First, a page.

US3651182A (en) * 1969-04-24 1972-03-21 Daniel Rosenthal Method of making multicellular thermoset foamed plastic beads
US3666850A (en) * 1969-07-10 1972-05-30 Dow Chemical Co Packaging method and apparatus
US3583678A (en) * 1969-09-15 1971-06-08 Dow Badische Co Interfacial surface generators

Cited By (36)

* Cited by examiner, † Cited by third party
Publication number Priority date Publication date Assignee Title
US4108928A (en) * 1976-03-02 1978-08-22 Hanson Industries Inc. Method of producing a viscous flowable pressure-compensating fitting composition from hollow thermoplastic microblends with the use of high frequency heating and dispensing the composition into a sealable, flexible, protective enclosure means
EP0056219A1 (en) * 1981-01-14 1982-07-21 KemaNord AB A process for drying and expanding microspheres
US4397799A (en) * 1981-01-14 1983-08-09 Kemanord Ab Process for drying and expanding microspheres
US4485192A (en) * 1982-10-12 1984-11-27 W. R. Grace & Co. Plastisol sealing gaskets puffed with hollow discrete spheres
EP0112807A2 (en) * 1982-11-26 1984-07-04 Casco Nobel Aktiebolag (reg. number 556026-1876) A process for expanding microspheres
EP0112807A3 (en) * 1982-11-26 1984-09-05 Kemanord Ab A process for expanding microspheres
US4513106A (en) * 1982-11-26 1985-04-23 Kemanord Ab Process for expanding microspheres
US4782097A (en) * 1986-10-01 1988-11-01 Alcan International Limited Process for the preparation of hollow microspheres
US4973435A (en) * 1987-11-03 1990-11-27 Alcan International Limited Method of producing porous membranes of sinterable refractory metal oxides
US4988478A (en) * 1987-12-16 1991-01-29 Kurt Held Process for fabricating processed wood material panels
US5484815A (en) * 1988-06-23 1996-01-16 Casco Nobel Ab Process for preparation of expanded thermoplastic microspheres
US5585119A (en) * 1988-06-23 1996-12-17 Casco Nobel Ab Device for preparation of expanded thermoplastic microspheres
US5080879A (en) * 1988-12-01 1992-01-14 Alcan International Limited Process for producing silicon carbide platelets and the platelets so produced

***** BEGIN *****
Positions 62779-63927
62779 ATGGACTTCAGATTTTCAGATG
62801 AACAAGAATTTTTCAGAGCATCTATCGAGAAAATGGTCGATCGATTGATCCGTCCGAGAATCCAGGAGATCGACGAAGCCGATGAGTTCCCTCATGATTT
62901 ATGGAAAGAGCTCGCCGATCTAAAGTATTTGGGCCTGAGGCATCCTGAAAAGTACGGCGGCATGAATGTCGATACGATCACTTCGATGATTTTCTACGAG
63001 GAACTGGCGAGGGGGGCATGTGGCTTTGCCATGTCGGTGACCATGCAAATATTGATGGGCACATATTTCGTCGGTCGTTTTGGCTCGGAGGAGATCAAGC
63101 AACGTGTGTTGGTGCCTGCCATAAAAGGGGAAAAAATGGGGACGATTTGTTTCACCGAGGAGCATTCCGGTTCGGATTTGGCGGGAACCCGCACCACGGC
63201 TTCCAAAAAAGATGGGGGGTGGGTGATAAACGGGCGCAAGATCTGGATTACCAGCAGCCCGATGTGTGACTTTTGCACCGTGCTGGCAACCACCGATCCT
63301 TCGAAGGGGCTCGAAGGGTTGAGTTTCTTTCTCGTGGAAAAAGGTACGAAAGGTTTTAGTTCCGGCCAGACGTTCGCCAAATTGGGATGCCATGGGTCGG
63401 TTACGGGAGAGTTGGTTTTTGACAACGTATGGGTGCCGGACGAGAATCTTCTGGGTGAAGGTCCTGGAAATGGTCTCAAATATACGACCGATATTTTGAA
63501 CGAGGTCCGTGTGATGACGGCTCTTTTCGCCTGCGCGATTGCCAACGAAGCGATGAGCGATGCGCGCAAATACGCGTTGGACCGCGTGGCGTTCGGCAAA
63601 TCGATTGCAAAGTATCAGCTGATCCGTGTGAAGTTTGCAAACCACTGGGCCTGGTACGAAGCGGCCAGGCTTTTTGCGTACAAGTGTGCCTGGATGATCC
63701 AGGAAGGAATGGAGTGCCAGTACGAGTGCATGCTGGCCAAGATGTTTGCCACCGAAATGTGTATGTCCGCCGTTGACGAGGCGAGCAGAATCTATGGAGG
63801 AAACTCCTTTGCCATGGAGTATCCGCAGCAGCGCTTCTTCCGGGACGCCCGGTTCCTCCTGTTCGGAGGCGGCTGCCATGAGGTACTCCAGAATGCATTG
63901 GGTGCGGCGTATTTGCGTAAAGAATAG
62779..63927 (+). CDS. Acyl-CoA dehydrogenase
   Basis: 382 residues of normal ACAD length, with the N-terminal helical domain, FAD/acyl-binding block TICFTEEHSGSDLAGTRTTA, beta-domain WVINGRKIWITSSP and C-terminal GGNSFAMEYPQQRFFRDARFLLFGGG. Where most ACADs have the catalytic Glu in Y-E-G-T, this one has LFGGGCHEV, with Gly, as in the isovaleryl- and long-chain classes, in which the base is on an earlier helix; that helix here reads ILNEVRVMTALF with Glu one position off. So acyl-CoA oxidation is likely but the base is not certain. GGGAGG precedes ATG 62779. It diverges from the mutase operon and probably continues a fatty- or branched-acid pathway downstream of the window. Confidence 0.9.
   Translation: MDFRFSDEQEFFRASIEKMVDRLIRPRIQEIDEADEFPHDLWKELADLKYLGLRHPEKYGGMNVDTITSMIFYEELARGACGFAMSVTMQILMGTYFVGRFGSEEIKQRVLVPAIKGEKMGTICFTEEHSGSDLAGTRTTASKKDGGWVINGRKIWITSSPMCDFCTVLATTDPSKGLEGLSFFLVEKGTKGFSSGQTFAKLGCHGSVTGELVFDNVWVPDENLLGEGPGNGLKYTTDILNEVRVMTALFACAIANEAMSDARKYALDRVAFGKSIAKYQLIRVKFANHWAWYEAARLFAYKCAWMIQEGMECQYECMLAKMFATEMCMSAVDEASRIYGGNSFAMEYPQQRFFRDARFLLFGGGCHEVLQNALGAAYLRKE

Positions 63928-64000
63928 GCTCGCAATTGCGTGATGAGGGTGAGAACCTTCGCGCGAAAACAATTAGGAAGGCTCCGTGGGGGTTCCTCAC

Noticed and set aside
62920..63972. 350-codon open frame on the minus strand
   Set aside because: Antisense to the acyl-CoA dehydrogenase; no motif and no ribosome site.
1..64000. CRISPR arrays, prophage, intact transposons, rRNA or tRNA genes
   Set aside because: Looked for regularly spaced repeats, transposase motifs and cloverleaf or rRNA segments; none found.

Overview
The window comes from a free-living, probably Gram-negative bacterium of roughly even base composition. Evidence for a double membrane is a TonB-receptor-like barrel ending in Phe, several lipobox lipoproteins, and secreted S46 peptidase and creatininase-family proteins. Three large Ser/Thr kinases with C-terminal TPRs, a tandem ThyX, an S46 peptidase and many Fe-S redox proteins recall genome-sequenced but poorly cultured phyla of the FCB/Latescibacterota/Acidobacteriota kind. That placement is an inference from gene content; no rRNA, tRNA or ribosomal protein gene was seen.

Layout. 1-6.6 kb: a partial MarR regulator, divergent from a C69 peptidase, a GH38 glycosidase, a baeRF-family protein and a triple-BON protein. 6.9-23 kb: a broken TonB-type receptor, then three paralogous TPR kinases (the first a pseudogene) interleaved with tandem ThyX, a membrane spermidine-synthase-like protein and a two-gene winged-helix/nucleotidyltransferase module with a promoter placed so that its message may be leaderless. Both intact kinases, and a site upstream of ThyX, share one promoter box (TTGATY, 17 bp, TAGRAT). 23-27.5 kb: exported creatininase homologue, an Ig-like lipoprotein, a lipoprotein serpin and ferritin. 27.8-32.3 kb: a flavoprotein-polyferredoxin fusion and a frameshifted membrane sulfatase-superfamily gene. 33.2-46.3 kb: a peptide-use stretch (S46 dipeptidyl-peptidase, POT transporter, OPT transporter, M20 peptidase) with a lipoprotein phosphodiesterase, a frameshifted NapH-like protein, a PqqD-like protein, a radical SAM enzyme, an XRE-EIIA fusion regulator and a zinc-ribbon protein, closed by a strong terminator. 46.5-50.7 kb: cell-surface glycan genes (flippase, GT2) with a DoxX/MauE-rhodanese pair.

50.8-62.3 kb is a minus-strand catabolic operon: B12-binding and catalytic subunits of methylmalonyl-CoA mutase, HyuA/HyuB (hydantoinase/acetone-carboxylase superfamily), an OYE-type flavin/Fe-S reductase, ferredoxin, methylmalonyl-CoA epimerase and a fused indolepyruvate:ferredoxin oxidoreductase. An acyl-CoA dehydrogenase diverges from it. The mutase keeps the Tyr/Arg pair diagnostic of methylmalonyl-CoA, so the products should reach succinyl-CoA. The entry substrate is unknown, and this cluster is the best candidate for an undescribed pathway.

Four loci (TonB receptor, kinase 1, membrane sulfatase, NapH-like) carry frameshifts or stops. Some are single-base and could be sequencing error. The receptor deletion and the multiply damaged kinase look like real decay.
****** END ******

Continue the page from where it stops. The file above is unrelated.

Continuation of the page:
US5368609A (en) * 1990-10-30 1994-11-29 Henkel Kommanditgesellschaft Auf Aktien Softening filler for leather
EP0484893A2 (en) 1990-11-09 1992-05-13 Matsumoto Yushi-Seiyaku Co., Ltd. Hollow fine particle composition
EP0484893B2 (en) 1990-11-09 2001-06-27 Matsumoto Yushi-Seiyaku Co., Ltd. A method of producing hollow fine particles
US5480599A (en) * 1992-04-09 1996-01-02 Huels Aktiengesellschaft Method of manufacturing foam beads
US5753156A (en) * 1993-12-28 1998-05-19 Dainichiseika Color & Chemicals Mfg. Co., Ltd. Process for producing non-scattering hollow plastic balloons
US8317976B2 (en) 2000-01-26 2012-11-27 International Paper Company Cut resistant paper and paper articles and method for making same
US20090020247A1 (en) * 2002-09-13 2009-01-22 Agne Swerin Paper with improved stiffness and bulk and method for making same
US8790494B2 (en) 2002-09-13 2014-07-29 International Paper Company Paper with improved stiffness and bulk and method for making same
US8460512B2 (en) 2002-09-13 2013-06-11 International Paper Company Paper with improved stiffness and bulk and method for making same
US20040121102A1 (en) * 2002-12-20 2004-06-24 Nexpress Solutions Llc Fluoroelastomer roller for a fusing station
US7001653B2 (en) 2002-12-20 2006-02-21 Eastman Kodak Company Fusing-station roller
US7008678B2 (en) 2002-12-20 2006-03-07 Eastman Kodak Company Roller for a fusing station
US7014899B2 (en) 2002-12-20 2006-03-21 Eastman Kodak Company Roller for use in a fusing station
US20040120739A1 (en) * 2002-12-20 2004-06-24 Nexpress Solutions Llc Roller for a fusing station
US20040121253A1 (en) * 2002-12-20 2004-06-24 Nexpress Solutions Llc Fusing-station roller
US6989182B2 (en) 2002-12-20 2006-01-24 Eastman Kodak Company Fluoroelastomer roller for a fusing station
US20040121255A1 (en) * 2002-12-20 2004-06-24 Nexpress Solutions Llc Roller for use in a fusing station
US8377526B2 (en) 2005-03-11 2013-02-19 International Paper Company Compositions containing expandable microspheres and an ionic compound, as well as methods of making and using the same
US7829162B2 (en) 2006-08-29 2010-11-09 international imagining materials, inc Thermal transfer ribbon
US8382945B2 (en) 2008-08-28 2013-02-26 International Paper Company Expandable microspheres and methods of making and using the same
US8679294B2 (en) 2008-08-28 2014-03-25 International Paper Company Expandable microspheres and methods of making and using the same
US20100051220A1 (en) * 2008-08-28 2010-03-04 International Paper Company Expandable microspheres and methods of making and using the same
WO2018089722A1 (en) 2016-11-11 2018-05-17 Living Proof, Inc. Process for expanding expandable polymeric microspheres